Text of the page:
In dreams begin responsibilities
When we first meet Joseph, as a teenage boy, he is blessed with visionary dreams yet he is profoundly lacking in wisdom. He foolishly flaunts his reveries at his brothers’ expense, thereby earning their enmity. His dreams of dominion are, in fact, accurate—but he does not yet know what to do with them. He speaks when he should be silent. Joseph’s prophetic gifts run deep—but they blind him to the needs and feelings of others. He is brilliant but insensitive, rich in vision but impoverished in empathy and action. He fails to take responsibility for the consequences of his ill-timed and chosen words.
Decades later, in this week’s portion, Miketz, Joseph grows up. Pain and adversity teach him compassion. Enslavement and imprisonment open his eyes to the suffering of others. Joseph learns how to listen, how to see into the hearts of those around him. This wisdom enables him to develop his prophetic potential into powerful action.
Pharaoh calls upon Joseph to interpret two parallel dreams. Joseph does this—but does not stop there. He goes on to offer policy advice based on his interpretation: Pharaoh should set up a detailed system over all of Egypt to collect and store up food during the seven years of plenty, so that there will be provisions when the seven years of famine strike. Here, Joseph moves from words to acts. He acknowledges that in interpreting dreams, he is a mere vessel, channeling God. But the choice to translate those interpretations into a course of action is his alone. As Rabbi Adin Steinsaltz notes: “From being a dreamer of dreams, Joseph became the person of the dream... a man who experienced the dream... as a burden and a responsibility and a course of action from which there could be no digression. We may not all have the gift to accurately interpret our dreams. But we can assume responsibility for them. That is, after all, just assuming responsibility for ourselves.”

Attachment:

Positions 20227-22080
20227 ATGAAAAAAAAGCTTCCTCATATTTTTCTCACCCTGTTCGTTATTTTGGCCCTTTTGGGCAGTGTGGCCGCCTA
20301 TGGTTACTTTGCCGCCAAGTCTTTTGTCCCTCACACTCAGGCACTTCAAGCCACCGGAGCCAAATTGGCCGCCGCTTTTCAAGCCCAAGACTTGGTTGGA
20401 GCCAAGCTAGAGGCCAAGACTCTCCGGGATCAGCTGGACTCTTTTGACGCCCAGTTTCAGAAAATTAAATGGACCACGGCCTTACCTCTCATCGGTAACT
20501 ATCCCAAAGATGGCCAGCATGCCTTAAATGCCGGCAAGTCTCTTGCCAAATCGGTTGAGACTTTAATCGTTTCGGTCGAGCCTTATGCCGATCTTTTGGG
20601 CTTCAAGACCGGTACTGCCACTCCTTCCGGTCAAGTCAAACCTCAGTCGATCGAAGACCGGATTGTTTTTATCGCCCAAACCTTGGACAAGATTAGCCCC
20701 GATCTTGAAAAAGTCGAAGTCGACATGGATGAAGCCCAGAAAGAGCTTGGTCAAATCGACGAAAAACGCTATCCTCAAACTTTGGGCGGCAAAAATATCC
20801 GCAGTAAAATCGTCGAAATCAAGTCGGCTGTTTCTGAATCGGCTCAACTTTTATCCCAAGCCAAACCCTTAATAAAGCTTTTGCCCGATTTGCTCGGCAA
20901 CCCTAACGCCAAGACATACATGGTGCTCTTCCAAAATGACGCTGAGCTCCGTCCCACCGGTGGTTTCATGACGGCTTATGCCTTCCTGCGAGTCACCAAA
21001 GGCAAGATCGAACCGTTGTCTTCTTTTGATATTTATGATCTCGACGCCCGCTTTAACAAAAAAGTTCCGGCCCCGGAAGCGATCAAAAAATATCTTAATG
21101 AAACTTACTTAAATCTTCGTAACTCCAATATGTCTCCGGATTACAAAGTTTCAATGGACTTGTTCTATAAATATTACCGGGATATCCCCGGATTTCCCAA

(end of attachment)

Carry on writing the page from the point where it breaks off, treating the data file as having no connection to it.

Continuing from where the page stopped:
This week’s midah/character trait is responsibility—in the Hebrew, acharayut. The contemporary Mussar teacher Alan Morinis notes that there are two possible Hebrew roots for this midah. The first, achar, means “after,” suggesting that responsibility entails being mindful of the aftereffects, or consequences, of our choices. The second possibility, acher, meaning “other,” reminds us to consider the effects of our choices upon others around us. Joseph comes to understand both of these meanings of acharayut. By the time he meets his long-estranged brothers in next week’s portion, he is very much a changed man.
The Jewish writer Delmore Schwartz wrote story whose title is adapted from a poem by W.B. Yeats: In Dreams Begin Responsibilities. Indeed. As we grow older—and hopefully, wiser and more compassionate—our challenge is to translate our dreams and visions into well-chosen actions. During this week, which celebrates light and miracles, let’s think about how to live up to the responsibilities imposed by our dreams.
Mussar Practice for this Week (from The Mussar Torah Commentary)
During this week, identify a societal issue that you share with others with whom you are in the “same boat.” Take a step, however small, to assume a piece of that responsibility.